As this year of major First and Second World War anniversaries marches on, we find ourselves in solemn observance of the seventy years since the atomic bombing of the Japanese city of Hiroshima tomorrow, 6 August. In the time since this day quite literally shattered human history as we knew it, countless historians have weighed in on the numerous political, racial, ethical, and military issues it simultaneously presented. Having explored a few of these myself, I have decided that the post for this week will focus on real accounts and experiences rather than a discussion on the endless theories and arguments out of respect for those who still remember that day with horror.
Part One: Background
As the Second World War entered its sixth year, it saw the official surrender of Nazi Germany on 8 May following a lengthy and dramatic political and military downfall. This meant that the Allies' attention could be entirely focused on the theater of war which still raged on: the war in the Pacific against Japan. As a dangerous invasion of the Japanese mainland was being discussed, a massive firebombing campaign was directed against the people of Japan with no change in their refusal to surrender. Together with the United Kingdom and China, the United States called for the unconditional surrender of the Japanese armed forces in the Potsdam Declaration on 26 July, 1945; this was buttressed with the threat of "prompt and utter destruction". By August, the $2 billion Manhattan Project had yielded the successful detonation of an atomic device in the New Mexico desert. On 6 August, the Boeing B-29 Superfortress Enola Gay dropped a uranium gun-type atomic bomb code-named "Little Boy" over the Japanese city of Hiroshima. 2,000 feet above the city, in a blast equal to 12-15,000 tons of TNT, five square miles were completely destroyed. Around half of deaths occurred on the first day, but within the first two to four months the acute effects of the bomb killed 90,000-166,000 people. In the months that followed, large numbers of civilians continued to die from the effects of burns, radiation sickness, other injuries, illness, and malnutrition.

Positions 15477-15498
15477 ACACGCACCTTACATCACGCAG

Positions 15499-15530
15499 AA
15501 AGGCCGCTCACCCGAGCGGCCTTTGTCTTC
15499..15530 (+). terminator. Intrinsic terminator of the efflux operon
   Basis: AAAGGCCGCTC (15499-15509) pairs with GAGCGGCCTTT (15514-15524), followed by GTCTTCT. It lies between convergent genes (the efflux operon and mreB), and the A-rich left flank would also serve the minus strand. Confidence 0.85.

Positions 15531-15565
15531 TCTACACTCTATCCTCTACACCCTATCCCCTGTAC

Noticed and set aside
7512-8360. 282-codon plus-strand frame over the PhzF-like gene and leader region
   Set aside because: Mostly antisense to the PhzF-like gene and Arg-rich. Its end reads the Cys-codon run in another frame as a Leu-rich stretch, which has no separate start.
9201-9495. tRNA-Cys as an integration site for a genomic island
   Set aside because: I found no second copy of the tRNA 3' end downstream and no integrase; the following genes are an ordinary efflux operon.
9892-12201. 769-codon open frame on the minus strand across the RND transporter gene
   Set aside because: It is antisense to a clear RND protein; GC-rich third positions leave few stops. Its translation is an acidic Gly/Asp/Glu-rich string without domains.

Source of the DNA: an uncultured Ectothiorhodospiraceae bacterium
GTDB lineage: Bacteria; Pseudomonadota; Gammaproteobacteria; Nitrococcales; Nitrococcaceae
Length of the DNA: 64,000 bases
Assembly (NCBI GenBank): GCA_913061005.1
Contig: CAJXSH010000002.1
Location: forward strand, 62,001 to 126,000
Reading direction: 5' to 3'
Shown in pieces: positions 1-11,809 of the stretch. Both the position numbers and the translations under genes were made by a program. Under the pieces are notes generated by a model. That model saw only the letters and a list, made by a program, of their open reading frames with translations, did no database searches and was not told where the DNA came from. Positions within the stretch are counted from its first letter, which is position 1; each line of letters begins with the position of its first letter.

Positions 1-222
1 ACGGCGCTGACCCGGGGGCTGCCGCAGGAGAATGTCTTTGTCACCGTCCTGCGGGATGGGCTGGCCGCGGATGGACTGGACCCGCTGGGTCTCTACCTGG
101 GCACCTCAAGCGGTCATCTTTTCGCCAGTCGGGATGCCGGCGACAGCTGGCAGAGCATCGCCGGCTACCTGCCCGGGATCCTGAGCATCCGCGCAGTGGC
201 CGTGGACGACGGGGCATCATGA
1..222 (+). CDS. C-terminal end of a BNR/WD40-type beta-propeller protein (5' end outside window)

|The Enola Gay and her crew|
|A man sitting on a step was instantly vaporized by the blast|
|A child jumping was also vaporized|
Part Two: Resilience
I recently came across a pretty unbelievable story related to the bombing of Hiroshima that I thought would be interesting to include, courtesy of Smithsonian.com:
On August 6, 1945, at a quarter-past 8 a.m., bonsai master Masaru Yamaki was inside his home when glass fragments hurtled past him, cutting his skin, after a strong force blew out the windows of the house. The U.S. B-29 bomber called the “Enola Gay” had just dropped the world’s first atomic bomb over the city of Hiroshima, at a site just two miles from the Yamaki home. But besides some minor glass-related injuries, Yamaki and his family survived the blast, as did their prized bonsai trees, which were protected by a tall wall surrounding the outdoor nursery.